The Ministry of Energy and Petroleum must also table the Supplier Purchase Agreement in this deal. If the deal was to benefit Kenyans, its details should not be hidden from them.
In subsequent comments on this matter since last Thursday, I have questioned why the Director General of the Energy and Petroleum Regulatory Authority Mr. Daniel Kiptoo could go to the Middle East, participate in the oil negotiation, and then come back to Nairobi to regulate prices.
How can EPRA be a player and referee at the same time? Where is the ethics and professionalism in this? How can this be a compliance with the Public Officer Ethics Act? We are still waiting for answers.
When Kenya signed this deal, we had the regional market, especially that of Uganda in mind. The Gulf nations of Saudi Arabia and the UAE were aware that we import for the region. T
his in itself makes it impossible that we could have had a G-to-G. Whatever the case, we want to know what happens to the oil we intended for Uganda and onward markets.
Are we going to be stuck with and forced to buy it at the old high prices while costs are falling elsewhere?
Is that the reason Tanzania’s has gone down while ours stayed unchanged?
Are we stuck with old prices because the negotiators already locked the prices and the oil is coming in the quantities that were agreed on in March?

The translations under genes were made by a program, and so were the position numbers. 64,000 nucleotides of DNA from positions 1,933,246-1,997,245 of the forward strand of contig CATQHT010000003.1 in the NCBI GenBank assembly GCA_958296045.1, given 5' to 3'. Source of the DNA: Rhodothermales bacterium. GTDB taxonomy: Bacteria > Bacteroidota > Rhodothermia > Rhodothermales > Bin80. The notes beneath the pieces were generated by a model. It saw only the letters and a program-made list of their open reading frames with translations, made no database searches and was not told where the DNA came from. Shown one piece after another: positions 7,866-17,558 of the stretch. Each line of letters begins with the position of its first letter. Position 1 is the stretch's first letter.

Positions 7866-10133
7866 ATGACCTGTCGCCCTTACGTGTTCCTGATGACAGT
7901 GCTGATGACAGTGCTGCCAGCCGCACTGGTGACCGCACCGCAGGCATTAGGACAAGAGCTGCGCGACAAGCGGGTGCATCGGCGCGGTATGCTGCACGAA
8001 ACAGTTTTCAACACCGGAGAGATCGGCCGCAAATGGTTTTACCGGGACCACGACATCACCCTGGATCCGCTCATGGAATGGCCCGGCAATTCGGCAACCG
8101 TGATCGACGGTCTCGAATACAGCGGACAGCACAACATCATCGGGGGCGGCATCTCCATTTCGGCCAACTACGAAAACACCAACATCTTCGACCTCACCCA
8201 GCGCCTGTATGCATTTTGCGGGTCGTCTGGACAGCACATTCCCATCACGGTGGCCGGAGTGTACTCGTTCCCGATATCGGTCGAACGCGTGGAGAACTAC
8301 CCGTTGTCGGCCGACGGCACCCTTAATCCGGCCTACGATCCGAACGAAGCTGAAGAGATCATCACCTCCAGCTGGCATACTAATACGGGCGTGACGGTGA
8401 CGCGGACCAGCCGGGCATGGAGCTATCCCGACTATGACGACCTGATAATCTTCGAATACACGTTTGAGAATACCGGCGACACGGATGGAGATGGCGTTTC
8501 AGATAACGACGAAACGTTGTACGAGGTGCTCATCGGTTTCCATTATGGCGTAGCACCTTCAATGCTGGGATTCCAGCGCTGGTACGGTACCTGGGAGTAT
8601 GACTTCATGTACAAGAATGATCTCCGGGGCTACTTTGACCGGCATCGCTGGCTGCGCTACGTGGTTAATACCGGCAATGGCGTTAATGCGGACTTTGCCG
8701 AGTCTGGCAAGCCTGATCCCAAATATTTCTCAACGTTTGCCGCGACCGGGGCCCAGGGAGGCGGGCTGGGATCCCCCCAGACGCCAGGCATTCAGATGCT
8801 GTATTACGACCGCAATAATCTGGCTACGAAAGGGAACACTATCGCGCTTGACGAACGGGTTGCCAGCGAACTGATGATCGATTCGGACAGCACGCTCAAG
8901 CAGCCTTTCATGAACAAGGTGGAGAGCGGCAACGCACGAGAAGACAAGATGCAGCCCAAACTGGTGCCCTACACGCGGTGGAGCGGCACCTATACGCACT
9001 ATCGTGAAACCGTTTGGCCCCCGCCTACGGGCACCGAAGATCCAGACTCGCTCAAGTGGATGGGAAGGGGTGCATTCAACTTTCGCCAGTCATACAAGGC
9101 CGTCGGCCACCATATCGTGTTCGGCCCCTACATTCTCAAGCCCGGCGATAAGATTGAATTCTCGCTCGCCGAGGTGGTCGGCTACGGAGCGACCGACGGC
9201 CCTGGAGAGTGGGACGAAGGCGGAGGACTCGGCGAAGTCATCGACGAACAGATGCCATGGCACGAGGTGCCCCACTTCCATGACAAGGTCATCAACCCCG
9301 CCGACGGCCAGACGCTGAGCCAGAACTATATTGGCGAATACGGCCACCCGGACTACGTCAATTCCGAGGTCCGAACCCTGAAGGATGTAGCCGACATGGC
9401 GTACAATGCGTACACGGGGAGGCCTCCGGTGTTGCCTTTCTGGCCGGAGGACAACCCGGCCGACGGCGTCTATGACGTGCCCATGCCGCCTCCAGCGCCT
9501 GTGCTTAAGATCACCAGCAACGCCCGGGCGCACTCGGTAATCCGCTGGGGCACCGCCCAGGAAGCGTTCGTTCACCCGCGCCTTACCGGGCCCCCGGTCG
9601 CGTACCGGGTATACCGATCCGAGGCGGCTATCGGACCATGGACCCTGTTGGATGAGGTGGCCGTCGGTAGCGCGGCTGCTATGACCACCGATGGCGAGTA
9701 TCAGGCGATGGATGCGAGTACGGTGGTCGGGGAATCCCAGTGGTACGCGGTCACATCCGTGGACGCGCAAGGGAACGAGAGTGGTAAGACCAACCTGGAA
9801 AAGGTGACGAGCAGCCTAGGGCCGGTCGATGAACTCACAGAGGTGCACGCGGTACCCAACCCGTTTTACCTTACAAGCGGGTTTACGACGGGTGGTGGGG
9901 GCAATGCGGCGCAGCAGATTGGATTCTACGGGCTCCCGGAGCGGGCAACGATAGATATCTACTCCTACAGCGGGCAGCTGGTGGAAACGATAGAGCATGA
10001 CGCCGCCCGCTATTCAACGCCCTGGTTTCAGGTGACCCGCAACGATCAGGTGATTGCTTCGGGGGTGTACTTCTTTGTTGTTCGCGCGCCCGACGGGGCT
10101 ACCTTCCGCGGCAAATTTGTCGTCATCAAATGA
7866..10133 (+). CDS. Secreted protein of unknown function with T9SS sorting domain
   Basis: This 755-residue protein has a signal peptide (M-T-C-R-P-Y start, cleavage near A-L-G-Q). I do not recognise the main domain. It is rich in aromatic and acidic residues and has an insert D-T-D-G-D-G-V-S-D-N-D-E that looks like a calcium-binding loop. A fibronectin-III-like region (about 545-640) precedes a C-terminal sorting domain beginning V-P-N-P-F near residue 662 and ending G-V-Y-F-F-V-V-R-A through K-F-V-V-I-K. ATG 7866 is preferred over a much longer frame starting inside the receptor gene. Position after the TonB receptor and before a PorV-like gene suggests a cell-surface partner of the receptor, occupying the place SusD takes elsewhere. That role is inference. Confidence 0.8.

So many things still do not make sense despite the massive space bought by the oil companies to explain themselves and the efforts of the government to fool and confuse Kenyans.
In light of these developments, I am today calling on three specific institutions that are paid by the Kenyan tax-payers to exercise their mandate and get to the bottom of this saga as follows:
First, the Energy and Petroleum Regulatory Authority. This institution, under the chairmanship of distinguished scholar, Hon. Justice (Prof) Jackton B. Ojwang has the primary duty to protect the people of Kenya from predatory practices.
Indeed, it is given protection in the course of its work through a legally mandated independence. Section 9(3) of the Energy Act says:
Except as otherwise provided in this Act, the Authority shall be independent in the performance of its functions, and exercise of its powers and shall not be subject to the direction or control of any person or authority.
Under the Ruto regime, EPRA has been reduced to being a price fixer and enables predators in the government to exploit Kenyans by overcharging them for petroleum products.
Section 10 of The Energy Act gives the Authority the duty among others to: